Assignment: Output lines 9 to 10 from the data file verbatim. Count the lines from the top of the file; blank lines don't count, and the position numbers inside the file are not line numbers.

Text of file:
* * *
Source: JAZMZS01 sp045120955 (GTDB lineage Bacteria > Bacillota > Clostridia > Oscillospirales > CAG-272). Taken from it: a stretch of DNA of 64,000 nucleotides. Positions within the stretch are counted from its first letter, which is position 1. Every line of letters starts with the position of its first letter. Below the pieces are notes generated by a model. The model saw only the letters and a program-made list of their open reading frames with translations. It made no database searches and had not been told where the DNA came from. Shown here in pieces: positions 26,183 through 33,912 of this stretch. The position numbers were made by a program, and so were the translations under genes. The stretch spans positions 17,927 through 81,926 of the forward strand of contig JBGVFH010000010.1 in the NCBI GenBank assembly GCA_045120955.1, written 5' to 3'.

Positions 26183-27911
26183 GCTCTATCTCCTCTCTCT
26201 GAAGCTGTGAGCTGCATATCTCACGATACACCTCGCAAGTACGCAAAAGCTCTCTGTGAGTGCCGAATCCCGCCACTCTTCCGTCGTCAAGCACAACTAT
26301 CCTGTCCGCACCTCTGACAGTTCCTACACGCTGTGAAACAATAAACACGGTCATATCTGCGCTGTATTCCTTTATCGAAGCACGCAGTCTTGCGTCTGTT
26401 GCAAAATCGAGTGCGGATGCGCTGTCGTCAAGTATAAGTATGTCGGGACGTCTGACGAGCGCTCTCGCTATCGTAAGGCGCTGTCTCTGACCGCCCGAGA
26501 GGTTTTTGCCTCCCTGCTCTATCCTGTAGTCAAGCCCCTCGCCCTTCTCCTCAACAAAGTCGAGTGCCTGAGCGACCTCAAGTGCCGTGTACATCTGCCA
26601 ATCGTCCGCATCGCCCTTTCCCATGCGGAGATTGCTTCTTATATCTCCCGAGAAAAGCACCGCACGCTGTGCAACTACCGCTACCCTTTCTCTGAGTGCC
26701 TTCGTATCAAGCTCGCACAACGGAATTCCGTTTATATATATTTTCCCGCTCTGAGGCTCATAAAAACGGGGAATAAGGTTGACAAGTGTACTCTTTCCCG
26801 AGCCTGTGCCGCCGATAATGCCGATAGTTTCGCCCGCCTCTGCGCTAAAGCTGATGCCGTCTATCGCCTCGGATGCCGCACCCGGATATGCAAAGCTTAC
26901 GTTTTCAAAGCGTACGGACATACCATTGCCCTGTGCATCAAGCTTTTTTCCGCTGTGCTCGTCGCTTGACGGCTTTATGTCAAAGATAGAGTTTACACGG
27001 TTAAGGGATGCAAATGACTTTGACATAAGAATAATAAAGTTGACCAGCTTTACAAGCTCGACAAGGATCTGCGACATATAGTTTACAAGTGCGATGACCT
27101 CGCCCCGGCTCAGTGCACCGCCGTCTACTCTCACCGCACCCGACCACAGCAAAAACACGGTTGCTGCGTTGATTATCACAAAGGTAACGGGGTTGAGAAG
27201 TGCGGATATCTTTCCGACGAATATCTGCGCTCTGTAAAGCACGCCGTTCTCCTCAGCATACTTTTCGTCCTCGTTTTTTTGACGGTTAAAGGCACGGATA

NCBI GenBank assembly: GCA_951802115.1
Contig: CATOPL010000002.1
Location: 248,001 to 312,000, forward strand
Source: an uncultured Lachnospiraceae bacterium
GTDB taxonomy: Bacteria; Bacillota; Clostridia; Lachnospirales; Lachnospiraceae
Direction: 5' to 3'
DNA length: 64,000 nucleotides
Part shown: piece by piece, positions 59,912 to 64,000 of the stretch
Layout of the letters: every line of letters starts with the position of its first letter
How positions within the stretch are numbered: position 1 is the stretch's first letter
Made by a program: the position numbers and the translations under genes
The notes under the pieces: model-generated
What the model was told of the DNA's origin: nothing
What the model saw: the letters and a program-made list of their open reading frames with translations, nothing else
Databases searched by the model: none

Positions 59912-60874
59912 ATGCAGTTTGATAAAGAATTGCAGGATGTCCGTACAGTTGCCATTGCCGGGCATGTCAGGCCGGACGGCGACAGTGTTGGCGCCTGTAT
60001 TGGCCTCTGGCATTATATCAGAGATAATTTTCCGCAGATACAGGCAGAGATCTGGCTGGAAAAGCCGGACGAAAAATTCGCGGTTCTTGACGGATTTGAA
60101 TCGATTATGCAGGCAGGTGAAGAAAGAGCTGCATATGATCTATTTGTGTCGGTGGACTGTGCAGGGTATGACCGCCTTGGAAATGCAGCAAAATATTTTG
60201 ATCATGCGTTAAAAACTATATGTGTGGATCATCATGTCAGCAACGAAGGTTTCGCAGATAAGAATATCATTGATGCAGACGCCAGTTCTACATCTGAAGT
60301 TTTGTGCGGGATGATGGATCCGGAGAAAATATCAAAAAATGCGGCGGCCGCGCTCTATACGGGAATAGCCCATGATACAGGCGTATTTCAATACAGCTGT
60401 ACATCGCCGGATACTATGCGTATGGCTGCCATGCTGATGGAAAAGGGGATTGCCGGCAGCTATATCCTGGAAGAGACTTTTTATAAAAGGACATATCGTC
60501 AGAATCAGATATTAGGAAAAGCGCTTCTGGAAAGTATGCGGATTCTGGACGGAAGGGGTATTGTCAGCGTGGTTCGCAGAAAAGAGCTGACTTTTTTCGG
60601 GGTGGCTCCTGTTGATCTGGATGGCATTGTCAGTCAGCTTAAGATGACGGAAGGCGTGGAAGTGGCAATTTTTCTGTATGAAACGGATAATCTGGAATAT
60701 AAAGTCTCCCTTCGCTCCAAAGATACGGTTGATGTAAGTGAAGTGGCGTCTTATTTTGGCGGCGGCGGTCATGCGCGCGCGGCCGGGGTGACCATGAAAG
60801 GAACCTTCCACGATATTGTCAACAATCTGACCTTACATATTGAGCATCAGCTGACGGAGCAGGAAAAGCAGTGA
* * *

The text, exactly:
26701 TTCGTATCAAGCTCGCACAACGGAATTCCGTTTATATATATTTTCCCGCTCTGAGGCTCATAAAAACGGGGAATAAGGTTGACAAGTGTACTCTTTCCCG
26801 AGCCTGTGCCGCCGATAATGCCGATAGTTTCGCCCGCCTCTGCGCTAAAGCTGATGCCGTCTATCGCCTCGGATGCCGCACCCGGATATGCAAAGCTTAC